In the lead-up to Universal Children’s Day, 20 November, UNICEF Malaysia, together with several child-focused NGOs, is celebrating every child's right to participation.
20 November is Universal Children’s Day.
“We were all children once. And we all share the desire for the well-being of our children, which has always been and will continue to be the most universally cherished aspiration of humankind.”
-We the Children: End-decade review of the follow-up to the World Summit for Children, Report of the Secretary-General (2001)
KUALA LUMPUR, Malaysia, 20 November 2012 – In the lead-up to Universal Children’s Day, 20 November, UNICEF Malaysia, together with several child-focused NGOs in Malaysia, is celebrating every child’s right to participation. Under the banner of Children4Change, the month of November has been dedicated to honour, celebrate and recognize the important role children can play in societies today.
“The best possible spokespeople for children are children, themselves,” said UNICEF Representative to Malaysia Wivina Belmonte at the launch of the Children4Change initiative. “They are powerful advocates, and they are really worth listening to. Child participation is engagement in its truest form. When children are given an honest chance to speak and a platform to be listened to, they are the most eloquent, passionate speakers on issues that affect their daily lives.”
According to Vanessa, 16, “Children – they have limitless potential, and whatever they set their hearts to, I think that they need to be heard to be able to let them know that they can do it.”
At the heart of child participation is Article 12 of the Convention on the Rights of the Child (CRC), which upholds every child’s right to be heard.
Speaking at the launch, Ms. Belmonte stressed that children who participate in society make a difference in the world around them. Through their ideas, experience and insight, children are able to enrich the understanding of adults and make a constructive contribution.
“Children who are silenced cannot challenge violence and abuse when they are subjected to it. Their capacity to learn is restricted without the chance to question, challenge and debate. Policy-makers cannot identify the barriers to fulfilling children’s rights if they do not hear from children about the existence and nature of those barriers,” she added.
“I believe that disadvantaged children can also succeed if given the chance to participate,” says Faizal, 15.
Malaysian children make history and make a difference
For the first time ever, children in Malaysia are compiling a Children’s Report, supplementing the official Government report to the Committee on the Rights of the Child, based in Geneva, Switzerland. The Committee monitors and reports on implementation of the CRC by governments that have ratified it. The Children’s Report is being compiled through workshops across the country and through an online survey. Almost 3,000 children have already contributed their views for this report.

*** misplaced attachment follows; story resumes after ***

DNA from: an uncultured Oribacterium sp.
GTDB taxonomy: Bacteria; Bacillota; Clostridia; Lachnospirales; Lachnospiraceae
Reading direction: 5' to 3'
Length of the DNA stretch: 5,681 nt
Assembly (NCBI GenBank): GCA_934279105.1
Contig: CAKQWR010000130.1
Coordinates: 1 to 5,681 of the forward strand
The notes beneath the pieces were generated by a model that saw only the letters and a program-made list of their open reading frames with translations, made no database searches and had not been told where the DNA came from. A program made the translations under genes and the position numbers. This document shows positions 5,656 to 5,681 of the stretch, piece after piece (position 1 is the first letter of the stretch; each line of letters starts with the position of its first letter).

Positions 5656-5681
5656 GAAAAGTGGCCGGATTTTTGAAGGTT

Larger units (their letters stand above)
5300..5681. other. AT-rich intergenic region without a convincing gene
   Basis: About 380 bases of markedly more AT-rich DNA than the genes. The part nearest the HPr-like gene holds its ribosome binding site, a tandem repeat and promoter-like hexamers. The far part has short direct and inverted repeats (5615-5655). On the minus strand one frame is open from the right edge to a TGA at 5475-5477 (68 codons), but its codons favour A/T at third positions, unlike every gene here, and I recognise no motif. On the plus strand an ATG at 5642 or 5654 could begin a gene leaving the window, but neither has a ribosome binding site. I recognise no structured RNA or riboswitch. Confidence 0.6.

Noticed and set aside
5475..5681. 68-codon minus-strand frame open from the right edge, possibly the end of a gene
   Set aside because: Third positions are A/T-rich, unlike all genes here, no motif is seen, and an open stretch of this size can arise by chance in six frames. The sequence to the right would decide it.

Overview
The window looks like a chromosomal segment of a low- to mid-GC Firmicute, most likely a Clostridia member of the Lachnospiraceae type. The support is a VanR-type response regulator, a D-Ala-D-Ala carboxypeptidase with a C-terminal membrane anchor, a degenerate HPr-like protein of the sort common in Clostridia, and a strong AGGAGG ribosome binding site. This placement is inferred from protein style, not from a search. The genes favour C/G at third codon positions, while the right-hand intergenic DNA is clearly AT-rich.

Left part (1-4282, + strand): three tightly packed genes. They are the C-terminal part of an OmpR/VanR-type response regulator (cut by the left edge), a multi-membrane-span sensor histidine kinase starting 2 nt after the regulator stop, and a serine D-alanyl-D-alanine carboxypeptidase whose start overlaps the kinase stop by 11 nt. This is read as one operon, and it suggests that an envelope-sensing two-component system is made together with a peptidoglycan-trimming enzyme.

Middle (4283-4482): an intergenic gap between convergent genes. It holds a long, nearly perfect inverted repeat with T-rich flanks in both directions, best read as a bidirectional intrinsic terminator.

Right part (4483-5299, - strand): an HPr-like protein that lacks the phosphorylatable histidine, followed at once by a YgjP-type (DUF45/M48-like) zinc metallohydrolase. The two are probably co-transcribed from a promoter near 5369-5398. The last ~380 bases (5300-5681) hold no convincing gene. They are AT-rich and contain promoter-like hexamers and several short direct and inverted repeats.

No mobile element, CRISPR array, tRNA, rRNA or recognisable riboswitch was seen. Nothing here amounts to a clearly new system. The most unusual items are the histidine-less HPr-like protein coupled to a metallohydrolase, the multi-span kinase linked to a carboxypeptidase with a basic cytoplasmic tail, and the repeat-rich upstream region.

Also lined up for the month is the Children for Child Protection Forum, which will bring together some 500 children from states across Malaysia to discuss five of their key protection concerns: bullying, Internet safety, emotional abuse, feeling safe at home and being safe in a relationship. As part of the Forum, a tweetchat (#MYTeenLove) will bring children and adults together in the Twittersphere for a meaningful discussion on how adolescents can best protect themselves from the pressures that may arise in their relationships.
Watch the Children4Change video produced by young people and featuring the voices and opinions of children.
Activities under the initiative
UNICEF Malaysia has created a dedicated microsite to promote the concept of child participation. The site includes a child rights gameshow-style quiz shared by UNICEF Canada and adapted for local audiences, a Children4Change video produced by young people and featuring the voices and opinions of children and the Be the Change Facebook application, through which children (and adults) can contribute their ideas on working together to create a world fit for children.
“Adults have an important role when it comes to child participation. Authentic and meaningful participation requires us to continue to seek out and listen to the perspectives and opinions of children, treat them seriously and support them as they develop their skills. In so doing, they not only contribute to their own lives, but to their communities as well, as active citizens developing their skills, confidence and capacity for democratic participation during childhood, with lifelong benefits,” said Ms. Belmonte.
Tim, 17, feels that “[a]dults have to be educated about children’s rights; they have to know that we, children, have rights."
Children4Change has mobilized the support of Malaysia’s national archer and Paralympic silver medalist Hasihin Sanawi and Malaysia’s most popular children’s television cartoon twins Upin & Ipin. Twenty-five organizations are involved in the month-long initiative, including nine NGOs, two corporations, two United Nations agencies and several youth and digital media outlets.